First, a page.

Hatcher Pass

Forecast as of 12/27/2018 at 07:00 and expires on 12/28/2018

Above 3,500ft None

2,500 to 3,500ft None

Below 2,500ftNone

Degrees of Avalanche Danger

Problem Details

This is not an Avalanche Advisory. This information is a Conditions Update. The next avalanche advisory is scheduled for Saturday December 29, 2018.

MIDWEEK SNOW AND AVALANCHE CONDITIONS SUMMARY 

Avalanche conditions in Hatcher Pass are improving.  Human triggered avalanches 1-4 ft deep are still possible in steep isolated locations at mid to upper elevations, mostly on upper elevation leeward (West through North) terrain.  Practice good travel protocol by skiing and riding one at a time, spotting your partner, and watching your partners away from the runout.  Practice terrain progression by starting with smaller, low consequence terrain.  Avoid terrain traps where even a small slide could have big consequences.

This report is a mid-week conditions update, so please be sure to check hpavalanche.org for advisories on Saturdays and follow the HPAC Facebook for updates. Help us keep tabs on the Hatcher Pass area! If you see any avalanche activity send us an observation HERE. Thank you to everyone who has already submitted observations this season - you can see those HERE!


Problem 1: Old Wind Slab

Winds on Sunday were strong enough from the East to transport soft snow and build wind slabs on West through North terrain.  Upper elevations have received the majority of the winds and are starting to have more variable surface conditions along ridge lines.  These zones contain a variety of breakable and supportable wind crusts, packed powder, sastrugi, and bare ground.  On leeward, generally west through north aspects, pockets of 4-10” thick old wind slabs were found sitting on weaker snow underneath by observers on Sunday through Tuesday.  Wind slabs will vary in size from small to large, be stubborn to trigger, and will be more likely to trigger in terrain steeper than 35°.  Even a small wind slab can have high consequences when the terrain funnels into a terrain trap.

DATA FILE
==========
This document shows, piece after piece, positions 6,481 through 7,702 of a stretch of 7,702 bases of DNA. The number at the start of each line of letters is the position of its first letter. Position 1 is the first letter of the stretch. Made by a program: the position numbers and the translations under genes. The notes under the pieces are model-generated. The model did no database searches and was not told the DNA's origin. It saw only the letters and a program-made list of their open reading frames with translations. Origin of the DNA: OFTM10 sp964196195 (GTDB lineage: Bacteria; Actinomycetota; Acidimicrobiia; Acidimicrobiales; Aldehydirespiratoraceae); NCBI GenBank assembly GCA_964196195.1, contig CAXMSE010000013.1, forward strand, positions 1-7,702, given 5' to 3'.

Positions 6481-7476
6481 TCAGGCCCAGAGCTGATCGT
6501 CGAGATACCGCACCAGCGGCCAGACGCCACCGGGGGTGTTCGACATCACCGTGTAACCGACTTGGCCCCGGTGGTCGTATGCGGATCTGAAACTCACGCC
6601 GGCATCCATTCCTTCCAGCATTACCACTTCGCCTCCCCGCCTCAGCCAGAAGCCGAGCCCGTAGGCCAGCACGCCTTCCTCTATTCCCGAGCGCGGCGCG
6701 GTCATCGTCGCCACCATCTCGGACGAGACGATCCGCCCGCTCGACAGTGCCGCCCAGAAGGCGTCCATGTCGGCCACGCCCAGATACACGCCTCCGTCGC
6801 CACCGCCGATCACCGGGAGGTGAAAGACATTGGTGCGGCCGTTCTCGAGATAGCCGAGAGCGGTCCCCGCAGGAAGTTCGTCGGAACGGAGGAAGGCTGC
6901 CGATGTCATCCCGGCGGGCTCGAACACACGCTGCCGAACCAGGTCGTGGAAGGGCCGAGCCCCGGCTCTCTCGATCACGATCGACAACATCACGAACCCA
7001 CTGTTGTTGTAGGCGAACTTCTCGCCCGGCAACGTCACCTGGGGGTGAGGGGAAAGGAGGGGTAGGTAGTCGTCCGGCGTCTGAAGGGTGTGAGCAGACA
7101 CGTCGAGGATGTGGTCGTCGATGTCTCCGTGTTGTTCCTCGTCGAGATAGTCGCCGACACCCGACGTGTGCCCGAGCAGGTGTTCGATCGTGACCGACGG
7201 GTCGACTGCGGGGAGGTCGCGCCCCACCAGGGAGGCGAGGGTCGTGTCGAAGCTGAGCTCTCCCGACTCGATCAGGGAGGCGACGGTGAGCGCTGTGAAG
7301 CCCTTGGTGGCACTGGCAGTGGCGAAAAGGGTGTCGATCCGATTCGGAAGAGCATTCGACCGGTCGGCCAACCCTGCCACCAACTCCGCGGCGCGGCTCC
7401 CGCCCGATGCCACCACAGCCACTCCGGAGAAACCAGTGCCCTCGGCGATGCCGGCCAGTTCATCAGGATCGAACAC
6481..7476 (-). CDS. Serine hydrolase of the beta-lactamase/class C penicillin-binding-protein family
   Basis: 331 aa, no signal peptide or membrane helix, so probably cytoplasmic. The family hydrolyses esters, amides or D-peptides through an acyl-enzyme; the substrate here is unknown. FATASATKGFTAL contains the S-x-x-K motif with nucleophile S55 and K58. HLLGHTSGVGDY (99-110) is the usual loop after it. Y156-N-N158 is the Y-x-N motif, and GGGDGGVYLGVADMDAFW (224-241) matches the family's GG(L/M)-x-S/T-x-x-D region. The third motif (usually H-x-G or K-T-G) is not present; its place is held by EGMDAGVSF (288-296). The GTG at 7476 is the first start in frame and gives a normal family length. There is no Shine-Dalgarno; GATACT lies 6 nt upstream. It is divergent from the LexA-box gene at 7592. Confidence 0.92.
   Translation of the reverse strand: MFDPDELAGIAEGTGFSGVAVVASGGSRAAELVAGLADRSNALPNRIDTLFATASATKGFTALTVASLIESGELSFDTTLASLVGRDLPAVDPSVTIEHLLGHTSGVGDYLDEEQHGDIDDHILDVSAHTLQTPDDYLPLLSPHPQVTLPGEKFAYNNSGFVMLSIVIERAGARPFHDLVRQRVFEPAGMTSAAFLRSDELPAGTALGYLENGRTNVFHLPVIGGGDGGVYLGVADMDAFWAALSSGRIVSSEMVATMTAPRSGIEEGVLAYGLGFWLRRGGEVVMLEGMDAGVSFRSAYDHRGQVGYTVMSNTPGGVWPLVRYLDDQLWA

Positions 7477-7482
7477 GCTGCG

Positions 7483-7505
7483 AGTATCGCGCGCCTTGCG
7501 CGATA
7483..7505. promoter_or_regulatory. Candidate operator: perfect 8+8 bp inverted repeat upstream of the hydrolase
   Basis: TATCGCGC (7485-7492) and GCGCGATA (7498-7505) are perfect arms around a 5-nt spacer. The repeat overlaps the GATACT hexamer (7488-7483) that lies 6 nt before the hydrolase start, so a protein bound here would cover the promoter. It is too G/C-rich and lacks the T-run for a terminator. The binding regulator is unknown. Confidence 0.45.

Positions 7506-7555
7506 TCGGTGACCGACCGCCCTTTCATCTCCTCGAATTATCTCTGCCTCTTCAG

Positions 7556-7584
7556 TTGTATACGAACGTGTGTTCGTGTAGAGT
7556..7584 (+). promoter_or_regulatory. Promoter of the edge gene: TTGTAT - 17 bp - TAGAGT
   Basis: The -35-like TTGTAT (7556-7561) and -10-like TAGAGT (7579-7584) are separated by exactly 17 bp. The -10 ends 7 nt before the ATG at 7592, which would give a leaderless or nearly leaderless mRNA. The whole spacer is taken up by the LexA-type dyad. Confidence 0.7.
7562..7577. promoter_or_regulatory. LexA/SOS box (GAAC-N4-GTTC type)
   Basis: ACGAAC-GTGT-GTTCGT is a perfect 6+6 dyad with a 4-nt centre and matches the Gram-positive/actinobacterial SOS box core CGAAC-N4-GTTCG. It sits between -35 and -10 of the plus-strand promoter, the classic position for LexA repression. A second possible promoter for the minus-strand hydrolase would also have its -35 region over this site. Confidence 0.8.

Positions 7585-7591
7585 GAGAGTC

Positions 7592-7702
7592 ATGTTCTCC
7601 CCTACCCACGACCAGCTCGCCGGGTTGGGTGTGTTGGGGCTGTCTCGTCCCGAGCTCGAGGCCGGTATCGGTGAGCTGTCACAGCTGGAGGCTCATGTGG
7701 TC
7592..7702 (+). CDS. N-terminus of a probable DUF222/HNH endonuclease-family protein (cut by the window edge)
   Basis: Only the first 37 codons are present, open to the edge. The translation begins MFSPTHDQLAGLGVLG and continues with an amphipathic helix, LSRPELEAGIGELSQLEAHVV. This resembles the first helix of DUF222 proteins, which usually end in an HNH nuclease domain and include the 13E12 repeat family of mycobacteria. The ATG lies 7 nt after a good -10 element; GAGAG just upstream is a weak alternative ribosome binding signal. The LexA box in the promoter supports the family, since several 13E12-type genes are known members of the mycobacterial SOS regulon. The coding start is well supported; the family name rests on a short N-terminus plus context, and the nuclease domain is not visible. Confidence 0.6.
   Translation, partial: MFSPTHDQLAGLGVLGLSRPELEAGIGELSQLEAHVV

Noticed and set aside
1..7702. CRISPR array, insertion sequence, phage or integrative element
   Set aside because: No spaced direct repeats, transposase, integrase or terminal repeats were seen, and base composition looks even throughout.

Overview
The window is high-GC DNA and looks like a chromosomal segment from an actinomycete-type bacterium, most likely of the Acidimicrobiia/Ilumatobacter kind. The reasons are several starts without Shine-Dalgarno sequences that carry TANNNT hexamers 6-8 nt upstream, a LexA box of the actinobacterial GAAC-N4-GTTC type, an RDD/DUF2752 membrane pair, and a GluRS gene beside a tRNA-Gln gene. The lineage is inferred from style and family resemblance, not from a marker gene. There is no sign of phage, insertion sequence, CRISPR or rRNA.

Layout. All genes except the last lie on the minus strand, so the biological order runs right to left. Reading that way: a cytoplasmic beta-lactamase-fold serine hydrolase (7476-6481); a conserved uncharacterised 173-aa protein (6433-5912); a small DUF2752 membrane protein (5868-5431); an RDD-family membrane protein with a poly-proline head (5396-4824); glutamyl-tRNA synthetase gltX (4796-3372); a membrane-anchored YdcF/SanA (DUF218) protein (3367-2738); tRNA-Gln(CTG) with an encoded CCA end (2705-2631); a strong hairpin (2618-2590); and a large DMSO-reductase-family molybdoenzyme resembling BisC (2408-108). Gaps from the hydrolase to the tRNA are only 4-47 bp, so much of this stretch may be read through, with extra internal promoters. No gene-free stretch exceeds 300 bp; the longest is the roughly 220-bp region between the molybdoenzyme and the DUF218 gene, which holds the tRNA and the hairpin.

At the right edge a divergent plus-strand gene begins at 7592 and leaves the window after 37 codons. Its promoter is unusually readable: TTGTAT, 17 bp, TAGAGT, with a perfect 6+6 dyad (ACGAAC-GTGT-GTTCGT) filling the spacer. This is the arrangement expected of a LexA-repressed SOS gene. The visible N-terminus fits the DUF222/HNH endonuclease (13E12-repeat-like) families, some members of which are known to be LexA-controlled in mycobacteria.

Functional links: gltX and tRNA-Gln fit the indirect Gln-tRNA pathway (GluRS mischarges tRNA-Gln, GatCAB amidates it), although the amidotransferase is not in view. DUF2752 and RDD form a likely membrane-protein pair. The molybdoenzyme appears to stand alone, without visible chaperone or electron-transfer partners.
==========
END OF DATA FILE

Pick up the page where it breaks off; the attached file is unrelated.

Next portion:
Pay attention to how the snow feels and sounds under you.  Stiff snow that is hollow and drumlike is usually a wind slab.  Pole probing is a good way to figure out if you are on a wind slab that is overlying weaker layers.  Hard, supportable wind slabs can allow you to travel out onto them before breaking above you.

 

 

 

Human triggered wind slab on Marmot on Sunday.  The slab is up to 1' thick in places.

 


 

Problem 2: Persistent Slab

The weather has continued to be dominated by mild conditions since the last major storm cycle of December 8th.  This is allowing the snowpack to heal and bond.  The last human triggered persistent slab avalanche was on December 9th, and the last reported natural avalanche was on December 18th.  People have been able to get out and explore steeper terrain without consequence.  

While the likelihood of triggering an avalanche has decreased, widespread poor structure still exists. It is still possible to trigger an avalanche large enough to bury, injure, or kill a person (D2), especially in isolated locations at upper elevations in previously wind-loaded terrain steeper than 35°. Observers on Sunday through Tuesday found various layers of weak, faceted snow sitting under a stiff slab 1-2’ thick above 2500’ on NW aspects.  These weak layers were stubborn to reactive in stability tests, but don't expect stability tests to be reliable or consistent with this kind of avalanche problem. You may not experience obvious signs of avalanche danger such as whumphing, shooting cracks, or collapsing before you trigger an avalanche.